If the four questions of Passover reflected the queries posed at the bakery, they might read like this.
1. Why is this holiday different from all other holidays?
On all other holidays, we provide both gluten filled and gluten free baked goods to the masses. On this holiday, we continue to offer both with a slight emphasis on accommodating those I affectionately refer to as my peeps.
2. Why on this holiday do we eat only unleavened desserts?
On this particular holiday, we eat unleavened desserts because we are celebrating and remembering the Exodus from Egypt following generations of slavery. It is also because that is what our grandmothers served at their Seders; primarily in the form of towering sponge cakes and dry macaroons because flourless chocolate cakes had yet to come into fashion.
3. Why is this year at the bakery different from all other years at the bakery?
This year is different because the bakery has doubled in size allowing more elbowroom amongst the macaroons.
4a. Is this a Kosher kitchen?
4b. Are you Kosher for Passover?
See answer 4a.
As we approach the week of leavened flour deprivation, there are a few holiday traditions that we maintain around the Baker’s bench. There will be a brief conversation about Cecil B. DeMille’s epic film starring Charlton Heston as Moses and my former boss as Pharaoh Ramses. Three, possibly four of us will confirm seeing the film. A few members of the staff will claim to have heard of the movie or vaguely acknowledge that their parents have heard of the movie. This will segue into a conversation about The Sound of Music and then The Wizard of Oz, popular with and seen by everyone. We will then play the game, “How many macaroons were sold last Passover?”
Elijah’s big night kicks off next Friday but the week leading up to the holiday is fraught with customer anxiety and staff uncertainty. As the sole employee with decades of Seder attendance and Seder preparation under my bandana, I can confidently say that Passover brings out the whine in the matzoh munchers.
There is a tendency for people who are too busy to bake or simply don’t bake to ask a myriad of questions. Is the pecan torte a cake or a tart or a sponge cake? Is there gluten? Is there dairy? Does it taste like a Passover cake? Can you put half a dozen chocolate dipped macaroons in the same box with half a dozen plain? Do you use butter or margarine? Is it Kosher? (Still no.) Is that the cake that was featured on Martha Bakes?
I hate to tell you but before Martha became Martha, it’s doubtful that she was crafting intricate Afikomen coverings and baking her own matzoh. Tablescapes wasn’t a word. Passover meant the dining room table was set with a tablecloth and napkins that required ironing. Sterling silver had its chance to shine as candlesticks and place settings. Additional chairs were squeezed around a table stretched as far as it would go. The fragrance of spring flowers mingled with the aroma of matzoh ball soup, chopped chicken liver and if you were lucky, homemade gefilte fish with freshly grated horseradish. I was lucky.
We never thought to dub the final course of the meal a Passover Dessert Buffet. Jessie would prepare a Kiss Torte, over-filling a gigantic springform pan with meringue as thick as marshmallow then baking it in a very slow oven. Split and filled with whipped cream and strawberries, this often served as a birthday cake for my father. There was also a towering sponge cake served with a fluffy lemon sauce that reminded me of lemon meringue pie without a crust. Chocolate and vanilla macaroons tumbled out of canisters and a box of jellied fruit slices lounged on the server. In the event there wasn’t enough to sustain us while we hunted for the Afikomen, a cut crystal dish was filled with toasted coconut marshmallows. Marcy Goldman had yet to invent matzoh crack crunch and Danny Macaroons wasn’t old enough to launch his coconut empire.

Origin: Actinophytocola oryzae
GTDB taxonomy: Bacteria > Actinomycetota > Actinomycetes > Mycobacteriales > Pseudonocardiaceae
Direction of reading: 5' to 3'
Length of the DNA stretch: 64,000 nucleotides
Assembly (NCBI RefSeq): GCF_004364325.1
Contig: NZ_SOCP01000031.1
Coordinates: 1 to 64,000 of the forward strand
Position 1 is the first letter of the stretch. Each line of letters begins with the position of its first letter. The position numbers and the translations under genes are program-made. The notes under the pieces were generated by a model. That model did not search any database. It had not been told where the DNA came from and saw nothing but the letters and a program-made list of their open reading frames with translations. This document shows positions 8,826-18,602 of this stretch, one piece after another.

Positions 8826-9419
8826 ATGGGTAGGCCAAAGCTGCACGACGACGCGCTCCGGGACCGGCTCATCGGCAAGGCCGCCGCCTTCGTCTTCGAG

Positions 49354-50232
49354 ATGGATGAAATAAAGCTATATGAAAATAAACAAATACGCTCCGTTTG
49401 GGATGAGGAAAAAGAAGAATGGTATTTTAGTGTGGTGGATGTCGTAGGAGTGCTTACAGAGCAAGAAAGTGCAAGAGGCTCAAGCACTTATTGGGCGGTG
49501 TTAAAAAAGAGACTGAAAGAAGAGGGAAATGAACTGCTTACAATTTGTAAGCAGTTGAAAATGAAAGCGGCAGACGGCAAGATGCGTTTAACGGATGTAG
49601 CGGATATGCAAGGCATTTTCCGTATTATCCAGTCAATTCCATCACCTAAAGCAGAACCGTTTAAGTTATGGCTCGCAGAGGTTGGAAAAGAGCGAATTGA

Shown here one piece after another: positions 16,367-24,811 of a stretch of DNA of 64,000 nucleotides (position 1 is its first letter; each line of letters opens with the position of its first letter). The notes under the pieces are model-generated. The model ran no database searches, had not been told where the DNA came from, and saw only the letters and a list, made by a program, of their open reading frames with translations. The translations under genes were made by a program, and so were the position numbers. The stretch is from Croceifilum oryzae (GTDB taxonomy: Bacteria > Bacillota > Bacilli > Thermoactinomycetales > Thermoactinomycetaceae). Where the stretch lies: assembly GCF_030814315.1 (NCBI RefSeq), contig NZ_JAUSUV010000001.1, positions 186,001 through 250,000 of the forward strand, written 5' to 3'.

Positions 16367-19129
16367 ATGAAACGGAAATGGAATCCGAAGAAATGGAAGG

For the ultra observant, Passover is a sacred holiday with a very explicit code of behaviors; if you have to ask, then it’s unlikely you fall into that category. For the rest of us, those I like to think of as Casual Observers, Passover has sufficient restrictions implemented to make us pause and remember.
As a baker, Passover teaches patience and discipline. Patience in dealing with the retail public and discipline in working in an environment filled with baked goods that you can’t eat for 8 days.
Though rooted in the past, Passover is a changin’. With a tinge of sorrow, I read Joan Nathan’s column in the food section this week advocating vegetable court-bouillon instead of fish stock in gefilte fish. Call me set in my fish poaching ways, but it seems just the slightest bit sacrilegious. For decades, my mother burned up the telephone wires with her friend Elaine talking carp, whitefish and pike, fish stock, fresh horseradish and beets. Their Passover dialogue was as predictable as the nine, no twelve egg Passover sponge cake found on page 120 of my grandmother’s Settlement Cookbook.
On a recent Sunday afternoon, I found myself in the Seasonal aisle at Shop-Rite, seeking a fresh box of matzoh cake meal, one that hadn’t expired last year. Standing face to face with a wall of macaroon canisters, I realized it has been years since I’ve purchased a commercially prepared macaroon, longer still since consuming one. In all of their 10 oz. plastic lidded glory, the choices were positively dizzying, bordering on the ridiculous. In a state of coconut shock, I snapped a picture and sent it to Sibling Sister, a superb macaroon maker in her own right. She replied almost instantly; “Man, oh, Manischewitz.”